NRL News

Spanish Government proposes new protective abortion law

by | Dec 20, 2013


By Dave Andrusko

Spain's Mariano Rajoy on election night, 2011

Spain’s Mariano Rajoy on election night, 2011

Carrying out a pledge that was part of prime minister Mariano Rajoy’s 2011 campaign, the Spanish government today proposed a major rollback of the “liberalized” abortion laws enacted by the previous Socialist government.

Parliament must still approve the bill, but Rajoy’s Popular Party’s has a large majority, meaning the proposal is all but certain to become law.

According to the Guardian, ministers at a cabinet meeting adopted a draft bill on Friday “that an abortion will only be allowed in the case of rape or when there is a serious mental or physical health risk to the mother.”

Justice Minister Alberto Ruiz-Gallardon “said the change was necessary to provide greater protection for both women and the unborn,” the Associated Press reported. “What the government understands is that in the dramatic circumstances of an abortion the woman is not guilty. The woman is always the victim,” he said.

The law adopted by the Socialist government in 2010 legalized abortion through the first 14 weeks of pregnancy and up to 22 weeks if the baby is found to have “serious deformations.” The law also allowed 16- and 17-year old minors to have abortions without parental consent.

“Women seeking abortions will need approval from two doctors who are not performing the procedure and doctors can decline to perform an abortion for reasons of conscience,” according to the Associated Press’ Ciaran Giles and Harold Heckle. “The likelihood of a child being born with disabilities will not be an acceptable justification for abortion.”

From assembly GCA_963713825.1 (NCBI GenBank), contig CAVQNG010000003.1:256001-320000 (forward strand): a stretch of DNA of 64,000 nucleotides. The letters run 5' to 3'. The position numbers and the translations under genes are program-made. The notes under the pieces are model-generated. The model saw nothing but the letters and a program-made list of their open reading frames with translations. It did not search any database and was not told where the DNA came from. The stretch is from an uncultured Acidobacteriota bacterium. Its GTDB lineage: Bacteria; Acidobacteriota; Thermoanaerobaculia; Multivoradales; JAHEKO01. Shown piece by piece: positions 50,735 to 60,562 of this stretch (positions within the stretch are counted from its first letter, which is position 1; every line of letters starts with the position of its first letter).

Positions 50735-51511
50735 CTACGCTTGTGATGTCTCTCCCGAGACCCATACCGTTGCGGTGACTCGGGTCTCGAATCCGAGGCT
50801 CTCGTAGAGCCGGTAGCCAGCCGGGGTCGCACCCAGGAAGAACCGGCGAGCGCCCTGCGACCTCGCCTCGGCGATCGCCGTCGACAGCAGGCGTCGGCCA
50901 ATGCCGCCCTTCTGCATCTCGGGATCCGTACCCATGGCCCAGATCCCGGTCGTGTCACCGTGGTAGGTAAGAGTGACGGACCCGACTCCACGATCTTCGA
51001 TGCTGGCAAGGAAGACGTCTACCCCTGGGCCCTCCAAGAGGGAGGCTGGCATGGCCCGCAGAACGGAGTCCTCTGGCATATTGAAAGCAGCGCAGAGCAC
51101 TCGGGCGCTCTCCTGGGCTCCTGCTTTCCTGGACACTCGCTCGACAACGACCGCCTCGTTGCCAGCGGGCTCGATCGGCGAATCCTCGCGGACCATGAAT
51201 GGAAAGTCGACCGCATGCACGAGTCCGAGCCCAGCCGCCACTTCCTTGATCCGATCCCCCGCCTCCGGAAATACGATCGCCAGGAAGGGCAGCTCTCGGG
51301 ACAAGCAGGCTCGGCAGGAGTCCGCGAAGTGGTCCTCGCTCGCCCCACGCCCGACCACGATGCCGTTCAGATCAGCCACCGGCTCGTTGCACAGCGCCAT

As NRL News reported in 2011 (“Spain’s Opposition Party, Favored to Win in November, Pledges to Modify Country’s Liberal Abortion Policy”), as part of the party’s electoral program published by the Spanish media just prior to the election, the Popular Party said, “We will change the current legislation model relating to abortion in order to reinforce the protection of the right to life as well as female minors.” The text went on to say, “Motherhood must be protected and supported. We will defend a law protecting motherhood with measures helping pregnant women, in particular those in difficult situations.”

Francisca Garcia of the Association of Accredited Abortion Clinics, said that under the new legislation about 100,000 of the 118,000 abortions carried out last year would be illegal.